It's very cool to be out under the stars and see these amazing things.
Yucca: And even when there's not a shower, there are still, if you're in a dark area, you probably going to see multiple meteors and a single night. yeah. So there's actually a, one of the major meteor showers coming up just in the next week or so the Lyrids is so, and the, it will not it's we're moving towards the full moon.
But we won't be all the way at the full moon. So when you have the full moon, it makes it harder to see because there's more light, but that's a great one. There's I think 10, 15 per hour is estimate
Mark: I think, so that sounds about right.
Yucca: It's one that actually is easier to see in the late evenings, which is a little bit unusual. Most of the time, the best viewing for the meteor showers is right before Dawn is between midnight and Dawn.
But this one, your local time, nine to 10, just look Northeast and look for Vega actually. And that should be a good clue for where to look so.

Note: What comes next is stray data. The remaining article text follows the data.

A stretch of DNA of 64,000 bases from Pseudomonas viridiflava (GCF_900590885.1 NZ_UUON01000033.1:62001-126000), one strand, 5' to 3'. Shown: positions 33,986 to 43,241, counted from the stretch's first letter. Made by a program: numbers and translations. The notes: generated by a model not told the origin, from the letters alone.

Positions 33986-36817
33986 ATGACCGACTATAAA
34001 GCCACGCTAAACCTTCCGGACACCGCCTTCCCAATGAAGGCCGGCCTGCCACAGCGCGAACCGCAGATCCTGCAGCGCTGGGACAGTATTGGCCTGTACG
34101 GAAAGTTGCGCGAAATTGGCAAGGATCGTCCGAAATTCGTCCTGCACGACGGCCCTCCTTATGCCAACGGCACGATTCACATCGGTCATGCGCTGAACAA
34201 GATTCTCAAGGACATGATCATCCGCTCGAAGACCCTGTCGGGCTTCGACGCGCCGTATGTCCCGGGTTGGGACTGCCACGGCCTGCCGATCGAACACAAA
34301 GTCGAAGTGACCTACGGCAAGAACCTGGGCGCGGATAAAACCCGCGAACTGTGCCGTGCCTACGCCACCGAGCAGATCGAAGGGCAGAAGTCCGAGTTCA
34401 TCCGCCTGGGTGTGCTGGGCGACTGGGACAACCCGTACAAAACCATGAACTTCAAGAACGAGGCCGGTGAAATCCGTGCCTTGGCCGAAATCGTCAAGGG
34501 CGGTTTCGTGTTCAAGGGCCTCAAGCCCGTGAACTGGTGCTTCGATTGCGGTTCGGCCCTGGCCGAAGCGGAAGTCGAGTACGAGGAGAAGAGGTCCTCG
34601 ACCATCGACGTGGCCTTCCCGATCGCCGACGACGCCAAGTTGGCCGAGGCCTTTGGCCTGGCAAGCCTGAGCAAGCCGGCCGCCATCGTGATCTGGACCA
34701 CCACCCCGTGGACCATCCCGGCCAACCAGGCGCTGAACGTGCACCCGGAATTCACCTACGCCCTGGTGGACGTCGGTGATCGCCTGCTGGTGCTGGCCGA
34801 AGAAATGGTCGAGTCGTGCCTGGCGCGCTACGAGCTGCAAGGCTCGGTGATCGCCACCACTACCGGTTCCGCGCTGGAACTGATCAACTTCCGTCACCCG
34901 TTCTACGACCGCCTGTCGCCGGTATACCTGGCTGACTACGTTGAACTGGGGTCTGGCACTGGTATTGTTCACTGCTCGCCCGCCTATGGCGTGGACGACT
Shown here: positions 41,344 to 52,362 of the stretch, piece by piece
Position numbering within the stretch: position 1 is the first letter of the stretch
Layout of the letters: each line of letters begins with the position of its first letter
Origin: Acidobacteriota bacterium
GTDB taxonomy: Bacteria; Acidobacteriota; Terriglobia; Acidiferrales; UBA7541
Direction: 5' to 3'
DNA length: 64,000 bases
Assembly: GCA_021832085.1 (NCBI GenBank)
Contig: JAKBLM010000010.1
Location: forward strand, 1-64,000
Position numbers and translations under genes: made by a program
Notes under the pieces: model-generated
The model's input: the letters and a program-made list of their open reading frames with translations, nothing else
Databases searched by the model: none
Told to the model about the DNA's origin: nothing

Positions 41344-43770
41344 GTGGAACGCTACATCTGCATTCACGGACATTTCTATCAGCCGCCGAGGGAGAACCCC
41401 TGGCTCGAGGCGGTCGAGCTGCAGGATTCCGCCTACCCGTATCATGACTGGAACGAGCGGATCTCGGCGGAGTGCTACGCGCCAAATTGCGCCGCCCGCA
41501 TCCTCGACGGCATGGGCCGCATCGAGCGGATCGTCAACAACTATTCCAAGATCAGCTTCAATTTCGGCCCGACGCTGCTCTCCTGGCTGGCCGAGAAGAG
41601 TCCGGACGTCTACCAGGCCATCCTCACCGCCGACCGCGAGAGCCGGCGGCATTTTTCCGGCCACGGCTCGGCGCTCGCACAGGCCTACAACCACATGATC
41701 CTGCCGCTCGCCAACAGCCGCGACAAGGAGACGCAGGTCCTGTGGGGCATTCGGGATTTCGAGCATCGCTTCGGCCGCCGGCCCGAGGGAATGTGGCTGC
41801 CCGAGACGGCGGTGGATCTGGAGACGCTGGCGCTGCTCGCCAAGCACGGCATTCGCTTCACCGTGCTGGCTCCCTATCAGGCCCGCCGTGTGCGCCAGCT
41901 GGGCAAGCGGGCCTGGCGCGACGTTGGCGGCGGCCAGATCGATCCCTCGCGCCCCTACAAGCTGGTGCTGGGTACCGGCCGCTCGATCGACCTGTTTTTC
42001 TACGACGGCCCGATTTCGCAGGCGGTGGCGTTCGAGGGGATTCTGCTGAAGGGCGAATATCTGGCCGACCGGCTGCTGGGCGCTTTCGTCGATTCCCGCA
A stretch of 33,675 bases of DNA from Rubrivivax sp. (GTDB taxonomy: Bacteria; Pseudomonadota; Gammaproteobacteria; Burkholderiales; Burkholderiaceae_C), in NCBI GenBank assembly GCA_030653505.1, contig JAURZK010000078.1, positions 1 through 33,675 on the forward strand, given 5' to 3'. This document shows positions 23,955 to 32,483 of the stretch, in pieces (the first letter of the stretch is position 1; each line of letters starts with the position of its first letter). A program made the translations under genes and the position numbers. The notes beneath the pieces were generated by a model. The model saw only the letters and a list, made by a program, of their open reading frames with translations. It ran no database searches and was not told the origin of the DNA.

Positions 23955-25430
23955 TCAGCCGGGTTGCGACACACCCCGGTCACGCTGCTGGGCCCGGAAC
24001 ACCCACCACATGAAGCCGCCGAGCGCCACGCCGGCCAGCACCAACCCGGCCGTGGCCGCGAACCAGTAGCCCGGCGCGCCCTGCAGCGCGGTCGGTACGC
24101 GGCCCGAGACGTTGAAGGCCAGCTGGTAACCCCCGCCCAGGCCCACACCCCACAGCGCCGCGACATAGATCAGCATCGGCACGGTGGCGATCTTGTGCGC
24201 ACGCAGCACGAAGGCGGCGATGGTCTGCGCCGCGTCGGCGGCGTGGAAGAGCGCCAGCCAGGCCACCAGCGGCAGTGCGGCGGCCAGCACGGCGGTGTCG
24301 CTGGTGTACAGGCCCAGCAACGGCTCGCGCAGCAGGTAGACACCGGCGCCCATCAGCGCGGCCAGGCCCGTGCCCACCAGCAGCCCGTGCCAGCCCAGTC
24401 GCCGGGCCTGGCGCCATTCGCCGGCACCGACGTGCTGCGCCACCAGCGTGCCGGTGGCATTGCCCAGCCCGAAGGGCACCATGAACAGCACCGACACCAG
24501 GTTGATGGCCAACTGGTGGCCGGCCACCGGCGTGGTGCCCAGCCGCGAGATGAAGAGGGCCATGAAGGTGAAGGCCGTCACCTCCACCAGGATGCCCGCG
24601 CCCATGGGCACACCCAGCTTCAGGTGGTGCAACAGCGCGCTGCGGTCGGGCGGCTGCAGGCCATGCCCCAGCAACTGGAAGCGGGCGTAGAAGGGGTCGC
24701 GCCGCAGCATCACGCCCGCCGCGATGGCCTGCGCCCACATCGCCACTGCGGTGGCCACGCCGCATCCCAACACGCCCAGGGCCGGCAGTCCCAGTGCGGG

Mark: So go ahead and do it for real. it's great. too, like I have the Hubble ultra deep field image on my focus and an Apollo 17 portrait of the Earth on my focus. the space has a real presence in my kind of altered. Personal spiritual practice, but there's nothing like the real thing. And especially if you can get to a very dark area, like a desert or out on an Island in the ocean or something like that there's just nothing like it.
Yucca: And even if you're in a city, I mean, the moon is amazing. And yeah it's not only out at night. If you can't get out to see it at night, go ahead and take a look at it during the day. You can still make out lots of the craters and studying the line between night and day on the moon. So the Terminator there where you see the dark and the light, you can see all kinds of amazing details.